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Old 04-25-2012, 01:15 PM   #16
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clean out cap pipe is stripped




This is the clean out. I ended up cleaning out the old threads with a small wire wheel and I was able to thread in the new cap just to gain the use of the kitchen sink with a minor drip from the cracked pipe as opposed to not using it for a few days.

Having said that, I used a lot of pipe compound hoping it would get help seal it, It doesn't leak from cap but there is a tiny leak from the pipe itself.

I can't really photograph the crack so that you can see it, but it is right in the front underneath where the threads begin on the opening.

I don't fully understand these pipes, I don't really know how this clean out piece is joined?

Can anyone shed some light on this?

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Old 04-25-2012, 02:02 PM   #17
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couldn't you just cut the cleanout section out and put in a PVC cleanout and connect it to the iron pipe on both sides with a fernco coupling? seems simple enough to me.
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Old 04-25-2012, 02:39 PM   #18
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couldn't you just cut the cleanout section out and put in a PVC cleanout and connect it to the iron pipe on both sides with a fernco coupling? seems simple enough to me.
That is what the DIY in me wants to do and has the ability to do, but I want to find out if there is a better solution that would actually be acceptable if I went to sell this house someday.

If I were the buyer, I would look at that and it would indicate problems.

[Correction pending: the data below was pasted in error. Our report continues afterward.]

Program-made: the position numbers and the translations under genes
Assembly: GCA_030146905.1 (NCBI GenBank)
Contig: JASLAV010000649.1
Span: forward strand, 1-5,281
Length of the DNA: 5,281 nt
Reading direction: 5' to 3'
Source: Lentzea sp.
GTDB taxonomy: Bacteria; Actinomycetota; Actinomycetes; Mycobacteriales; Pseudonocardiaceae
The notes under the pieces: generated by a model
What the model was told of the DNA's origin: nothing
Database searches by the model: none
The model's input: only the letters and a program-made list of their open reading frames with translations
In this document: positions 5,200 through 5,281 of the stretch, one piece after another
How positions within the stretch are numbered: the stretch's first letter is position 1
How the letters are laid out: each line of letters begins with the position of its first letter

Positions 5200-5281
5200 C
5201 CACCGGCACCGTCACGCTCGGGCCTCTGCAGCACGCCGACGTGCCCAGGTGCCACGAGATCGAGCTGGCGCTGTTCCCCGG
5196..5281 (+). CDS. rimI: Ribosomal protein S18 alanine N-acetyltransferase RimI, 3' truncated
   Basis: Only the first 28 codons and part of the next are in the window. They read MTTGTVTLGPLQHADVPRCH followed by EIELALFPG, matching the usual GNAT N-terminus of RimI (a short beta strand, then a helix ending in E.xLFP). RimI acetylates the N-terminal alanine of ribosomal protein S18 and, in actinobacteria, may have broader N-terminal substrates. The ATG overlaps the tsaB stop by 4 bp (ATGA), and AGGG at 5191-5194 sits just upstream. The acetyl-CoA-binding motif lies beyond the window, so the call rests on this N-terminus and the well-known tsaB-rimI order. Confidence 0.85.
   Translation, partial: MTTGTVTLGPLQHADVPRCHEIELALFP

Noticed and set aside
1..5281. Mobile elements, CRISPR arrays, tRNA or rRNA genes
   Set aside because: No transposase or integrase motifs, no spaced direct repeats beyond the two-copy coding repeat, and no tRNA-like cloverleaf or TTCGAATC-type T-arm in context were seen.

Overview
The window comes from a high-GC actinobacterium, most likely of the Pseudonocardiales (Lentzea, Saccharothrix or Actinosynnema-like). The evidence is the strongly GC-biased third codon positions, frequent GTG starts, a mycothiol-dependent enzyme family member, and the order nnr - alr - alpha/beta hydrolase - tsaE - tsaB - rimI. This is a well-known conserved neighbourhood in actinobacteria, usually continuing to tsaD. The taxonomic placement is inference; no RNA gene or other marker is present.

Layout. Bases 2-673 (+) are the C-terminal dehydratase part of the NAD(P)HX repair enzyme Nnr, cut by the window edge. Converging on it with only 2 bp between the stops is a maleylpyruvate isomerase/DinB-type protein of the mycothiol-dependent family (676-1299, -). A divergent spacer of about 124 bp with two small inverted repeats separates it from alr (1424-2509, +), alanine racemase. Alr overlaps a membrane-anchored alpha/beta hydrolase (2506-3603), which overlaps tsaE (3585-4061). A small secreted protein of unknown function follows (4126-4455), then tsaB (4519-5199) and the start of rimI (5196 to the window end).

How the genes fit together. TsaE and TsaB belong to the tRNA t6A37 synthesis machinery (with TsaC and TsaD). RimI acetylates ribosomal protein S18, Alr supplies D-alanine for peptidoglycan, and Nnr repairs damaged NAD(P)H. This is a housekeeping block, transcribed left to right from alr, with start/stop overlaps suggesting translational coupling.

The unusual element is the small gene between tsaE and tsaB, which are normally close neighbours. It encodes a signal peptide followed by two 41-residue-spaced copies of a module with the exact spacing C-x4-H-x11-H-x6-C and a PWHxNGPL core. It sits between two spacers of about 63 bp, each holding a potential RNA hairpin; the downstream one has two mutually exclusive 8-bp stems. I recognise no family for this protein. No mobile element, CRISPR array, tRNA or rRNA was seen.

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Old 04-25-2012, 03:27 PM   #19
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That is what the DIY in me wants to do and has the ability to do, but I want to find out if there is a better solution that would actually be acceptable if I went to sell this house someday.

If I were the buyer, I would look at that and it would indicate problems.
hmmm, yeah i dunno. not that the DIY shows on HGTV are a good example, but i have seen them do this several times on older houses with iron pipe. i always thought fernco couplings met code for drainage pipes. granted, code may differ in different areas of the country so i'm not sure how this would hold up in a home inspection.
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Old 04-25-2012, 03:44 PM   #20
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I don't fully understand these pipes, I don't really know how this clean out piece is joined?
Can anyone shed some light on this?
There is a rope like material (Okem)stuffed into the bell and molten lead is poured into the bell over it.
It was an art to watch the old timers making joints upt.
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Old 04-25-2012, 03:48 PM   #21
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My only concern would be that the stack may drop when you cut that out
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Old 04-25-2012, 04:14 PM   #22
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I would cut the cast iron pipe above the floor. Use a PLAS x CI shielded fernco coupling to transition to PVC or ABS. Put in a new plastic clean out tee and run new pipe up to the vent located above the sink's drain tee. At that point, I'd reconnect to the existing vent. By doing it this way you've eliminated all the accessible drain pipe and replaced it with plastic.
Your next issue is, how rotted is the cast iron at the slab? It can get pretty bad on kitchen lines and unfortunately it rots from the inside out so visual confirmation is next to impossible
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Old 04-25-2012, 04:39 PM   #23
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There is a rope like material (Okem)stuffed into the bell and molten lead is poured into the bell over it.
It was an art to watch the old timers making joints upt.

Just out of curiosity, lets say one of these old timers needed to remove that clean out piece, would the molten lead be chiseled out or would it be heated back up with a torch?

I have no idea of the temperature at which lead becomes molten again.
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Old 04-25-2012, 04:41 PM   #24